What happened to pride and craftmanship?

  • Steve

    I, too, am disappointed that my PC tools will now be viewed as second rate. I think they could have beefed up some of the B&D tools to meet the niche they’re after rather than cheapen the PC brand.

  • Jerry LEase

    Another GREAT tool line bites the dust…. it may take a few years… but Black & Decker / DeWalt will decimate the heavy duty quality Porter Cable tools in search of the "Weekend warrior / half ass tradesman" market that chases lowest prices only and then management will wonder in amazement as yet another GREAT American brand declines in the face of quality heavy duty import competition from Makita, Hitachi and numerous others from Asia and Europe. A sad day. Take heart in the fact that these clowns who are making these decisions on the future of Porter Cable will go down with the brand and you will see them flipping burgers at BurgerBoy before the remnants of Porter Cable are sold to some Chinese manufacturer.

  • Walt Schubert

    "When PC Vice-President Dan Gregory said DeWalt tools were their professional-line tools, I was astounded, as were others."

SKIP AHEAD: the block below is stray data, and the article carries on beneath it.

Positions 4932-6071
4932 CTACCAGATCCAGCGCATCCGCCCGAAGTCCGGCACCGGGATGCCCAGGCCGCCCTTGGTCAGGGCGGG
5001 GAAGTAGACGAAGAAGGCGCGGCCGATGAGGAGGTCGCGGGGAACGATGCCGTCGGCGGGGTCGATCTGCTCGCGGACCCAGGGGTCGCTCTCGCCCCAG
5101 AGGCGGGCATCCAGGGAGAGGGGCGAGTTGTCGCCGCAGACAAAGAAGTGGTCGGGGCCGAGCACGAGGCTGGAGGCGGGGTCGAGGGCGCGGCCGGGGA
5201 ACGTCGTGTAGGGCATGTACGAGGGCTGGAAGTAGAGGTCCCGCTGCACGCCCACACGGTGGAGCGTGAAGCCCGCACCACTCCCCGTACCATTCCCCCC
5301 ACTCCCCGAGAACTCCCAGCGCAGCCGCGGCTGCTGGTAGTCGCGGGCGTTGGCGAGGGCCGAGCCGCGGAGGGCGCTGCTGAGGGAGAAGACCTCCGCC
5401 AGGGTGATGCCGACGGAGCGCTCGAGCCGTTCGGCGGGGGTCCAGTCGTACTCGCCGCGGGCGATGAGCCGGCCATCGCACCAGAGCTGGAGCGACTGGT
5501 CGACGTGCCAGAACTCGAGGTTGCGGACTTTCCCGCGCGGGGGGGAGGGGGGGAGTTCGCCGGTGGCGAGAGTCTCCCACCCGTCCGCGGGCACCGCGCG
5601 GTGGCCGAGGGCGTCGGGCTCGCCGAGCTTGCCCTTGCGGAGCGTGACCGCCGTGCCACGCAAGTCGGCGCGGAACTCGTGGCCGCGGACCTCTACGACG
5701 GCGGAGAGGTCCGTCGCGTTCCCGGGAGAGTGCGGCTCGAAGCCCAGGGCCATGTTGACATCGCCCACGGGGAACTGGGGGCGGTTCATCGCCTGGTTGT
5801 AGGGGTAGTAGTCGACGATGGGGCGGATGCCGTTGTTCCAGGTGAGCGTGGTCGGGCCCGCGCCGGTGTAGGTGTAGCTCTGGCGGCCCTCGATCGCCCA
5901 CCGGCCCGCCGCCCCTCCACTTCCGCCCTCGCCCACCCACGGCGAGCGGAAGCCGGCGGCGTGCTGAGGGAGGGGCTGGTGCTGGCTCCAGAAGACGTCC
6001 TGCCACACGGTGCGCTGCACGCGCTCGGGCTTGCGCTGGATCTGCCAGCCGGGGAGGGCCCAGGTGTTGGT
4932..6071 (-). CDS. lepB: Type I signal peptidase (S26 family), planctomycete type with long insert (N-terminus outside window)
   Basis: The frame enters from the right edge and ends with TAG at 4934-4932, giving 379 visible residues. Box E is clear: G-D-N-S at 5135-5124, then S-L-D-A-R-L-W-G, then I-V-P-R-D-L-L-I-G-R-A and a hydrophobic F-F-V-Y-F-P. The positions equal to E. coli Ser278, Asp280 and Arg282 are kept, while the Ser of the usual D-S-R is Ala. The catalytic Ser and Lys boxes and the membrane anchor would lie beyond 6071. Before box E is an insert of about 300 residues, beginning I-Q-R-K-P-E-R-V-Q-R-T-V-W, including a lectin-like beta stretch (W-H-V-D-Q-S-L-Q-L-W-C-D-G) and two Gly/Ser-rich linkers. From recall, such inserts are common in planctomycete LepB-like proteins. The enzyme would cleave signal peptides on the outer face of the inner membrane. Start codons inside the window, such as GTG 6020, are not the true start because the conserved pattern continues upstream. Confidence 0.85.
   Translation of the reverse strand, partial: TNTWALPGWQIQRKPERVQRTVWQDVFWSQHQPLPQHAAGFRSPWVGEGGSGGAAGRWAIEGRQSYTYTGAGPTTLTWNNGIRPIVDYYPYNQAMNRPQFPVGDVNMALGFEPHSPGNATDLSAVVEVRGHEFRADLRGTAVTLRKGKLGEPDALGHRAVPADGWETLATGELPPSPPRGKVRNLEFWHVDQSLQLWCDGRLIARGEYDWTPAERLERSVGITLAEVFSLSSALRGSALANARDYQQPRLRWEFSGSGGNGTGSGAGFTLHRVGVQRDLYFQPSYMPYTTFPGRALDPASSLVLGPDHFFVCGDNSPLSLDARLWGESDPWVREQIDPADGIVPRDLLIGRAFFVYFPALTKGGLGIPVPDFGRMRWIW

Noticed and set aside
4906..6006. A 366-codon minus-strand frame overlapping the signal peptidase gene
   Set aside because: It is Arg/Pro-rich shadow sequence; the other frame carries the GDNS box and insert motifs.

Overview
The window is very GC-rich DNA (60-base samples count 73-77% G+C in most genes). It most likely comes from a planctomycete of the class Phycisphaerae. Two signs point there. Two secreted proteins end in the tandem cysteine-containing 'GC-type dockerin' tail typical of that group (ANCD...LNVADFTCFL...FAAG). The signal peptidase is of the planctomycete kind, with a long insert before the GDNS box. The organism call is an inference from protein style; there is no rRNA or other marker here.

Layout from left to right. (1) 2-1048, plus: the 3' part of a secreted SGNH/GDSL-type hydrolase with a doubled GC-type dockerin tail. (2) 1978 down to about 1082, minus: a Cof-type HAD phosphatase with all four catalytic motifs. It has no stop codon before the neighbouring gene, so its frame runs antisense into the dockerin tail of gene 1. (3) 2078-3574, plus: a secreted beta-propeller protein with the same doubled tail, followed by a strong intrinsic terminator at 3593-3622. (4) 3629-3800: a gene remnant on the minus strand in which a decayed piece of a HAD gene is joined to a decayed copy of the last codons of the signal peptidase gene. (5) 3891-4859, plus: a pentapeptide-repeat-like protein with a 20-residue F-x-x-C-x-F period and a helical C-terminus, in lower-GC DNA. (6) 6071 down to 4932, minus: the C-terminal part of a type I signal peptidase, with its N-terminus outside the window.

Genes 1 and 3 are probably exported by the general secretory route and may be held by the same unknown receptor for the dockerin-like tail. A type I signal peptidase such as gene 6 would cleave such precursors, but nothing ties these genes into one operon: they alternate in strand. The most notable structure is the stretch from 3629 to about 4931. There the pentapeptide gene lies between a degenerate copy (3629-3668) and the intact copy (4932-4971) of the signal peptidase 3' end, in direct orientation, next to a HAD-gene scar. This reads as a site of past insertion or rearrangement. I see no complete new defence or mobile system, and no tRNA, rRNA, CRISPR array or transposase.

I guess there is always hope, but the above comment does not instill confidence! One can always hope, however, that instead of reducing quality on PC Products, an improvement in DeWalt is on the horizon.

    Seems doubtful though doesn’t it?


    P.S.: I agree with Matt above in his question, "Does he use any of these tools?"

  • Matt

    "When PC Vice-President Dan Gregory said DeWalt tools were their professional-line tools, I was astounded, as were others."

    When I read the above, it seemed as though I had been transported to some other dimension. I picked my PC tools for demonstrated high performance and durability (not to mention variety). I see DW as a better product in the cordless drill arena only. PC is my preferred power tool elsewhere (router, circular saw, plate joiner, orbital sanders, belt sander, etc…). I almost feel betrayed by Dan trying to redirect my viewpoint – what is this based on? Does he use any of these tools?